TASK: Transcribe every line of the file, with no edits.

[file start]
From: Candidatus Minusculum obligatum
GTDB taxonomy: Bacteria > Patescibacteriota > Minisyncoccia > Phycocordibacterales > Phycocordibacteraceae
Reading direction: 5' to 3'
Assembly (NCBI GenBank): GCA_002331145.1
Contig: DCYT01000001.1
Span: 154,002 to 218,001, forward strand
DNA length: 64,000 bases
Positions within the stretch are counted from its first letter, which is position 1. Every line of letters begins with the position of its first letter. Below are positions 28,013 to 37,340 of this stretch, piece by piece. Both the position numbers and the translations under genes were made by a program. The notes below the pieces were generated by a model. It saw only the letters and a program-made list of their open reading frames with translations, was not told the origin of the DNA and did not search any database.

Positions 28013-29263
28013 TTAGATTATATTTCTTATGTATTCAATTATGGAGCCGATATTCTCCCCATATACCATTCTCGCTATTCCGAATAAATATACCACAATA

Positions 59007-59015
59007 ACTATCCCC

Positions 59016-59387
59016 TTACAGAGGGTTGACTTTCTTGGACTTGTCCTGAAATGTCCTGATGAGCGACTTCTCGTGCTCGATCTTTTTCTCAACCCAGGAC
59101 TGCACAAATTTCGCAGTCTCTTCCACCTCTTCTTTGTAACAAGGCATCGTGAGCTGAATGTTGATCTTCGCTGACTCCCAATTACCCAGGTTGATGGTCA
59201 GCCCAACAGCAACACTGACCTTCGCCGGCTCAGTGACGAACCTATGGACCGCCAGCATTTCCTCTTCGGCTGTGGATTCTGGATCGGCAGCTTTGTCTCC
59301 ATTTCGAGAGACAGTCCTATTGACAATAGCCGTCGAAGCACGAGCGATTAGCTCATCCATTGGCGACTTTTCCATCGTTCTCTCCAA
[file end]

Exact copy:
From: Candidatus Minusculum obligatum
GTDB taxonomy: Bacteria > Patescibacteriota > Minisyncoccia > Phycocordibacterales > Phycocordibacteraceae
Reading direction: 5' to 3'
Assembly (NCBI GenBank): GCA_002331145.1
Contig: DCYT01000001.1
Span: 154,002 to 218,001, forward strand
DNA length: 64,000 bases
Positions within the stretch are counted from its first letter, which is position 1. Every line of letters begins with the position of its first letter. Below are positions 28,013 to 37,340 of this stretch, piece by piece. Both the position numbers and the translations under genes were made by a program. The notes below the pieces were generated by a model. It saw only the letters and a program-made list of their open reading frames with translations, was not told the origin of the DNA and did not search any database.

Positions 28013-29263
28013 TTAGATTATATTTCTTATGTATTCAATTATGGAGCCGATATTCTCCCCATATACCATTCTCGCTATTCCGAATAAATATACCACAATA

Positions 59007-59015
59007 ACTATCCCC

Positions 59016-59387
59016 TTACAGAGGGTTGACTTTCTTGGACTTGTCCTGAAATGTCCTGATGAGCGACTTCTCGTGCTCGATCTTTTTCTCAACCCAGGAC
59101 TGCACAAATTTCGCAGTCTCTTCCACCTCTTCTTTGTAACAAGGCATCGTGAGCTGAATGTTGATCTTCGCTGACTCCCAATTACCCAGGTTGATGGTCA
59201 GCCCAACAGCAACACTGACCTTCGCCGGCTCAGTGACGAACCTATGGACCGCCAGCATTTCCTCTTCGGCTGTGGATTCTGGATCGGCAGCTTTGTCTCC
59301 ATTTCGAGAGACAGTCCTATTGACAATAGCCGTCGAAGCACGAGCGATTAGCTCATCCATTGGCGACTTTTCCATCGTTCTCTCCAA